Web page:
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Thread Like Summary
12boreman, DAM16SXS, Hal M Hare, Hammergun, LeFusil, Stanton Hillis, Ted Schefelbein
Total Likes: 12
Original Post (Thread Starter)
by Lloyd3
It's never been all that appealing to me because of some "perceived" flaws (like I knew anything?) and I'm embarrassed to say that I'd never actually done it before. Went to a range yesterday with a past president of the Colorado Skeet Association and had myself a fairly thorough lesson and...I came away with a new appreciation of the game. I'm still a bigger fan of sporting clays (because of all the great exercise and gunning practice that gives for actual hunting), but for crossing shots and the quick response on doubles...I can see where it should be a useful and helpful exercise.

The standard criticism of the sport I'd always heard from mostly ne'er-do-wells (such as myself in my rugged youth) was that it was a "grooved game" shot by soft old men that didn't translate-well to actual hunting conditions. This of-course from people who didn't have two nickels to rub together, who shot seriously junky guns, and who hunted more out of sheer-desperation than for any actual form of sport. Ignorance is a funny thing, and on many fronts I've clearly suffered long from it's tendrils (the gift of growing up in crap-poor Appalachia). FWIW....actual skeet ranges were few and far-between in the land of my youth (because so-few could actually afford to participate) so it was pretty easy to miss-out on it there. Also, to be fair, skeet is hardly thriving out here either. The denizens of the range we went to yesterday were some seriously crusty old fellows. If I had to guess, I'd say that they were mostly there to hang out and socialize (& to escape their spouses wrath) more than they were there to shoot. I know I'm clearly not seeing it in it's prime (which was what...back in the 50s?) so I'd hate to speculate further. But....I'll shoot it again, no question.

Oh, and also....a Model 12 Winchester 20-gauge would be perfect for this game. Found myself wishing I'd had one handy. My 10lb clays gun worked fine but...I'd bet a lighter gun (with really light loads) would be ideal, and...I bet it would be darn fun.
Liked Replies
by LeFusil
Every shot I take in the field, can be practiced on a skeet field. The only exception is a shot replicating a Chukar flushing downhill. I’ve never in my life shot a “springing teal”, a chandelle, or a 60 yard crosser or a 60 yard dropping target or a rabbit that hops 3 feet in the air in an actual field situation. Can’t argue that they are pretty fun to shoot though, they just don’t replicate any hunting shots I’ve ever taken.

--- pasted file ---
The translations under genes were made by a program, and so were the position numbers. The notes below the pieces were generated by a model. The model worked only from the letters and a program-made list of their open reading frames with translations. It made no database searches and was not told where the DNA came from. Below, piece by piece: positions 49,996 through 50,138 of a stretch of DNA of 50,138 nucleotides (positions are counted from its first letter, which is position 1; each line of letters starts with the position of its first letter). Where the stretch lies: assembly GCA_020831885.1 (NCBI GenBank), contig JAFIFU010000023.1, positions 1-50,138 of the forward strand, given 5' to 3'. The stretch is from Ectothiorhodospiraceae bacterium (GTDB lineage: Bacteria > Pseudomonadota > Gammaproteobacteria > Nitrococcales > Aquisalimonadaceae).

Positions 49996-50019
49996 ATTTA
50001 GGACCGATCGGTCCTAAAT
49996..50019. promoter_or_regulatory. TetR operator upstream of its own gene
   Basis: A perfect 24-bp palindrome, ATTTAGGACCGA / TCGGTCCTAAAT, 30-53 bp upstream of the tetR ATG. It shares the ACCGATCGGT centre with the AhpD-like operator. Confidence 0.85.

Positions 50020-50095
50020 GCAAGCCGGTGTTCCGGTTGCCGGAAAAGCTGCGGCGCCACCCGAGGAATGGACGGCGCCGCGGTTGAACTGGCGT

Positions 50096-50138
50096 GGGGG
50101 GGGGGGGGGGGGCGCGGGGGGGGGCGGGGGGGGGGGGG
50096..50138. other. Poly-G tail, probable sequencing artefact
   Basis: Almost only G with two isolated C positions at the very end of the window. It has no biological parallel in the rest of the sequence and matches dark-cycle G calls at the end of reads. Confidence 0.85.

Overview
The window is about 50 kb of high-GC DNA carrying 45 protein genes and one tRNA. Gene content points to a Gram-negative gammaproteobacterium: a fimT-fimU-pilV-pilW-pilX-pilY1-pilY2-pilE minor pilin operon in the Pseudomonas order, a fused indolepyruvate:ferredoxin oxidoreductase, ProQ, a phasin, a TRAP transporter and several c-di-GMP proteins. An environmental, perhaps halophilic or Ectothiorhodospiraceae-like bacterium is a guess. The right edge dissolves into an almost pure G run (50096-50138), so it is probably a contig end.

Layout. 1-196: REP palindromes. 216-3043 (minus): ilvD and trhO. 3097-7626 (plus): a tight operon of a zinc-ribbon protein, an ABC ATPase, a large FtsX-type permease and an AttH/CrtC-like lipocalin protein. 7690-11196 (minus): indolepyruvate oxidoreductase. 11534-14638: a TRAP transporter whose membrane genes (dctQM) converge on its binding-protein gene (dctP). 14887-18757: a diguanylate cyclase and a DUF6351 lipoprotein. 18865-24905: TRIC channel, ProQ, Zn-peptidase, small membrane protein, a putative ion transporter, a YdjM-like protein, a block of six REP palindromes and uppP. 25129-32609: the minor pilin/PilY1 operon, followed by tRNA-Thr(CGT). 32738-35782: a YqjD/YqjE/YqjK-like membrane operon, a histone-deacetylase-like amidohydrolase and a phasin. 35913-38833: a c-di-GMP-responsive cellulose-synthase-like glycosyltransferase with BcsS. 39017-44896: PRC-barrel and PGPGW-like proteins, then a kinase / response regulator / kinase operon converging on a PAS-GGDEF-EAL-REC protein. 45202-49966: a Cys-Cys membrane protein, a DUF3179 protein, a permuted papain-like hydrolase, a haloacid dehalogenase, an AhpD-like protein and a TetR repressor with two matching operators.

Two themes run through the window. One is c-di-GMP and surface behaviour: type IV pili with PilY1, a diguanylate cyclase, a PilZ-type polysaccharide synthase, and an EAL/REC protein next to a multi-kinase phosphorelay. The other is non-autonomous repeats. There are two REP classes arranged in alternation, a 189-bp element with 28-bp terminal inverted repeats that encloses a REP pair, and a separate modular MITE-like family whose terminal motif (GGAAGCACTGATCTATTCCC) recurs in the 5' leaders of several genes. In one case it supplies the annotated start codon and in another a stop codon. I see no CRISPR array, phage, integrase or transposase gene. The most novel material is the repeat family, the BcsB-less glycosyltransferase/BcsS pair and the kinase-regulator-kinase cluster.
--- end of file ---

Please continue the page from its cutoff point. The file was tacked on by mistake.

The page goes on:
I shoot skeet lowgun, always. I don’t shoot skeet competitively. Strictly as a way to keep my shooting skills somewhat sharp in preparation for hunting. I use the same guns for skeet that I do in the field. Yep, that means guns from 1880’s to modern auto loaders. They all get time on the skeet range.

Now for Trap. I don’t shoot trap, it just bores me to death. I don’t usually like the guys much who spend all their time on the trap line either, too essentric, too serious and all their pieces of flair irritate me :-)
3 members like this
by Researcher
I'd be in favor of returning the game to its roots with the dropped gun. A decade of shooting a nine and a half pound tubed Remington Model 3200 finally drove me from the NSSA registered skeet game. I can't say I ever shot a better score with the 3200 tube set than I had with my Model 12/42s, but I was much more consistent.

I think it would be a better game with the low gun and weight restrictions for each gauge, such as 7 pounds for a 20-gauge, 6 1/2 for a 28-gauge and 6 1/4 for a .410-bore. I like the call delay of International Skeet, but the speed of those birds is beyond anything in nature.
2 members like this
by Paul Harm
Paul Harm
I feel my old SxSs are a bit more perfect than a Model 12, even my 870, but that's JMHO. A 10 # gun would be a bit heavy for skeet. All eight of my Remington doubles are 7 to 8# guns and work quite nicely. I think you'll fine even a lighter clays gun would work a bit better. A couple of us shoot with the gun under the shoulder when calling for the bird. When hunting I don't walk around with the gun up and mounted, so why shoot the clay games that way ? I've shot a number of 25s at skeet that way. Not a lot, but at 75 years young I ain't gonna win no major shoots. Just do it for fun.
1 member likes this
by ClapperZapper
As we get older, we get stiffer.
More difficult to twist.
Skeet helps the gun to continue to rotate. It keeps the waist/hips turnable.

Low gun keeps the eye hand movement /mount coordination/ footwork, sharp.

And lastly, it perpetuates sight pictures quite similar to flying game.

In a concise package.

It really is a brilliant training game for a wing shot.

When I am grooving low6, I am ready for season.
1 member likes this
by Buzz
It looks like Carole Lombard had exceptionally good stance for shooting a shotgun.
1 member likes this
by 12boreman
I'm with you on that one! Trap is like watching paint dry. Too many gadgets like blinders, Frankenstein stocks, foot high ribs, etc. I have also heard all the trap excuses...Late pull, bad trigger, bad shell, angle of the sun, a butterfly distracted me, somebody whispered or talked during my shot, are those regulation targets or what?, etc, etc, etc..............forever!
1 member likes this
by Drew Hause
Drew Hause
Skeet shooting at Golden Valley Gun Club in Pacoima, CA
"The Clampetts Shoot Skeet"

1 member likes this

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